When I think of Jesus, I think of a revolutionary. He was completely different from anything the world had ever seen; we can only imagine how utterly flabbergasting he must have been for his own culture. He spoke differently, thought differently, and acted differently from all those around him, and from how he was “supposed” to speak, think, and act. He was simply on a different plane.
He was the definition of counter-cultural. He did not live by and large by cultural norms and merely make a few alternative life choices – who he was and how he lived was wholly counter to what his culture expected of him, and he lived into that purposely. He wanted to be different from his culture, and to get people’s attention for how he was different. He wanted to shake things up. He was ahead of the rest of humanity in how he understood things, and he wanted to help us catch up. He led a progressive, counter-cultural movement from the start.
Which brings me to the Christianity of today. Are we still a part of a progressive counter-culture? Are we pushing the envelope, thinking in unique and creative ways that are beyond the culture around us? Are we, as followers of the greatest revolutionary in history, pushing our friends and neighbors toward a new way of thinking, speaking, and acting? Are we subversively challenging the cultural norms that exist in our day, stripping them down to the core of what they communicate about what is good, what is valuable, what is true – and speaking a new word?
Or are we just coasting along, happy to ride the current cultural waves, hopefully spreading some kindness or joy around us while we coast down this monstrous cultural river, but avoiding any uncomfortable commentary on whether we are riding in the right direction?
Do you see where I’m going? Jesus never once got comfortable with his culture; he was constantly challenging it, disrupting it, and upsetting the status quo, because he saw all of the injustice, the inequities, and the hurt within. So he worked to correct it, to call it out, and to live out a new way alongside the dominant cultural way.
But it seems that often we want to be anything but counter-cultural.
I think we just got tired. Too many arrogant windbags have given the notion of being counter-cultural a bad name. To them, being counter-cultural was standing up in front and blasting any who disagreed with them, as if being counter-cultural was all about believing you’re right all the time. It was always a fight in this model; the “good” Christians were always calling the rest of culture “bad,” when all the time we knew there was much good in it, and we weren’t all good. And it got ugly, and our hypocrisy became evident. And it was nasty. In the end, maybe we just fatigued of the fighting and the ugliness and we just long for peace.
Peace with our neighbors. Peace with culture. Peace with the environment. Peace in the Middle East. Peace with those who disagree with us. We know Jesus was a revolutionary but we also remember he was the embodiment of love and forgiveness, and we want to follow that Jesus for a while. We’d like to live as a part of the culture and stop worrying about it being “bad” for a while.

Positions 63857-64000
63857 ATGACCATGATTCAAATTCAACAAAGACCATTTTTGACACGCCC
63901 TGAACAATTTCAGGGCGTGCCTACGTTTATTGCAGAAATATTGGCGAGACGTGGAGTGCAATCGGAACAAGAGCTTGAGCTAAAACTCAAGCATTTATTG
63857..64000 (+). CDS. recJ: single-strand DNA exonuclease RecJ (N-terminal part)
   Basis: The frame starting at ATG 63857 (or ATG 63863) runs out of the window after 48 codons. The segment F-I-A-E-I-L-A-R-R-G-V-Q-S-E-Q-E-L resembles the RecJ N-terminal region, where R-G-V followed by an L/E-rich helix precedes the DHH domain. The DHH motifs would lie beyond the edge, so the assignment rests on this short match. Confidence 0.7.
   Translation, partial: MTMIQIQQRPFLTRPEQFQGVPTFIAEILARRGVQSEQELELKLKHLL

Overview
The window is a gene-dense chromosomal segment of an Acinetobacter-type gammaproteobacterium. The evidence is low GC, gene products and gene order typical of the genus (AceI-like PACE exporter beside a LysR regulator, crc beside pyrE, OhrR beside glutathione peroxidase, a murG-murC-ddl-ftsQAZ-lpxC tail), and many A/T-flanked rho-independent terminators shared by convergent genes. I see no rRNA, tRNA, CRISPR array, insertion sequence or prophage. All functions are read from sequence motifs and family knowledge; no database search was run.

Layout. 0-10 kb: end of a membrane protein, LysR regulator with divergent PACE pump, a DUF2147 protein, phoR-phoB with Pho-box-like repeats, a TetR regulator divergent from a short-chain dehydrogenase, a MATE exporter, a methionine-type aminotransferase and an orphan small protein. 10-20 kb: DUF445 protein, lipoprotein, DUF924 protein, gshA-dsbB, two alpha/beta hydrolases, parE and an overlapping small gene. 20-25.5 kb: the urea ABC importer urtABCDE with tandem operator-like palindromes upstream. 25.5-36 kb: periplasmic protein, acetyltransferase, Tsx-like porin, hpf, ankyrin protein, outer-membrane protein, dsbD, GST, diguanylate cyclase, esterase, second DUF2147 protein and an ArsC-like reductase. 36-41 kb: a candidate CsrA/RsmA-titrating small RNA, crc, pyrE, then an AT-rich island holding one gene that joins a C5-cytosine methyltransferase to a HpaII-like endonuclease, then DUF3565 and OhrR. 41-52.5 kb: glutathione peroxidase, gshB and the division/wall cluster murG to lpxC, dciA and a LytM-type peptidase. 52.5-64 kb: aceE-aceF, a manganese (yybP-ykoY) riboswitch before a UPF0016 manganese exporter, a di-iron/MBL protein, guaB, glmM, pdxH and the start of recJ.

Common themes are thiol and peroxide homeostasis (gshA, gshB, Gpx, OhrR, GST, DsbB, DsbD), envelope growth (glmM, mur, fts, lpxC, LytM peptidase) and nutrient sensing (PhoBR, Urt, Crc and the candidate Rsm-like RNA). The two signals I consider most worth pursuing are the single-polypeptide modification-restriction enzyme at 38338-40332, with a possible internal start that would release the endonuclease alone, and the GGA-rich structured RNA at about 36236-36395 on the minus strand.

I get it, and I’m there with you. But what happens when a culture designed to be counter-cultural stops being counter-cultural? It becomes a sub-culture within the dominant culture, and daily looks more and more like that dominant culture. In our case we become a lagging subculture at that, since we are still slow to adopt many of the ideals and practices of the dominant culture, knowing in our hearts this culture is not what it is supposed to be, and we are not who we are supposed to be when we live compliantly within it.
So there has to be a third way: a way that appreciates the good in our culture without needing to constantly blast the evil in it, but also one that seeks to live counter-culturally, living revolutionary lives that are different from those around us because we follow Jesus, who hates injustice.
I long to live out that third way. I long to celebrate the good in our culture and ignore the bad. And I long to be counter-cultural, even subversive in the face of what the dominant culture expects me to be, and how it expects me to think and speak and act. Of course I long to do this in a much more thoughtful way than the “windbags” I referenced above, but I do long to follow my revolutionary leader and be different. Even though I’m sick of the fighting. Even though I want peace.
Here’s why: I think staying true to who Jesus calls us, his Church, to be is more vital than maintaining some imaginary sense of cultural peace. Even more importantly I believe that a subversive counter-cultural movement doing life differently, with love and hope and joy in the center of that life, will do more to change the world than any amount of “getting along” or “going with the flow.”